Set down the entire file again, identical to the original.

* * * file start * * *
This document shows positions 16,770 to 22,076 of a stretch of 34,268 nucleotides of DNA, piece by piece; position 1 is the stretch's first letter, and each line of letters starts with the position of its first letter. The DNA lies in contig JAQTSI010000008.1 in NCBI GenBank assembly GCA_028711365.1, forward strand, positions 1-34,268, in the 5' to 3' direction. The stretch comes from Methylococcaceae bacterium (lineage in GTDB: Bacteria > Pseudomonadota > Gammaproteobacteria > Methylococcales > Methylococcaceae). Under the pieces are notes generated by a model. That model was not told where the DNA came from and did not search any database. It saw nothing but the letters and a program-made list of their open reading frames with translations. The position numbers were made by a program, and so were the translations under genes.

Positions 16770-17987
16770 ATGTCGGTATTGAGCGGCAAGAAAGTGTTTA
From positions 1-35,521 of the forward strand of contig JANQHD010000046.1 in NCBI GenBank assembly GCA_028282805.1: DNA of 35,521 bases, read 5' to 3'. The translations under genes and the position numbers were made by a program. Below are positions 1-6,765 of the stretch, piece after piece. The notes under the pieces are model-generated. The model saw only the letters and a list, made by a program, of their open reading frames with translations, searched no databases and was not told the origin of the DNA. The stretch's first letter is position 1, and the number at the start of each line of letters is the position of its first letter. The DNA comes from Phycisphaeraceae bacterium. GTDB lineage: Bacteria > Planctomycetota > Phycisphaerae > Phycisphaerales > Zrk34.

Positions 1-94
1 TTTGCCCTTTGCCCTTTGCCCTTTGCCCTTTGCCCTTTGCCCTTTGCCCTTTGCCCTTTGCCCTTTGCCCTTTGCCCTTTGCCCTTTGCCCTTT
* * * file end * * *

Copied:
This document shows positions 16,770 to 22,076 of a stretch of 34,268 nucleotides of DNA, piece by piece; position 1 is the stretch's first letter, and each line of letters starts with the position of its first letter. The DNA lies in contig JAQTSI010000008.1 in NCBI GenBank assembly GCA_028711365.1, forward strand, positions 1-34,268, in the 5' to 3' direction. The stretch comes from Methylococcaceae bacterium (lineage in GTDB: Bacteria > Pseudomonadota > Gammaproteobacteria > Methylococcales > Methylococcaceae). Under the pieces are notes generated by a model. That model was not told where the DNA came from and did not search any database. It saw nothing but the letters and a program-made list of their open reading frames with translations. The position numbers were made by a program, and so were the translations under genes.

Positions 16770-17987
16770 ATGTCGGTATTGAGCGGCAAGAAAGTGTTTA
From positions 1-35,521 of the forward strand of contig JANQHD010000046.1 in NCBI GenBank assembly GCA_028282805.1: DNA of 35,521 bases, read 5' to 3'. The translations under genes and the position numbers were made by a program. Below are positions 1-6,765 of the stretch, piece after piece. The notes under the pieces are model-generated. The model saw only the letters and a list, made by a program, of their open reading frames with translations, searched no databases and was not told the origin of the DNA. The stretch's first letter is position 1, and the number at the start of each line of letters is the position of its first letter. The DNA comes from Phycisphaeraceae bacterium. GTDB lineage: Bacteria > Planctomycetota > Phycisphaerae > Phycisphaerales > Zrk34.

Positions 1-94
1 TTTGCCCTTTGCCCTTTGCCCTTTGCCCTTTGCCCTTTGCCCTTTGCCCTTTGCCCTTTGCCCTTTGCCCTTTGCCCTTTGCCCTTTGCCCTTT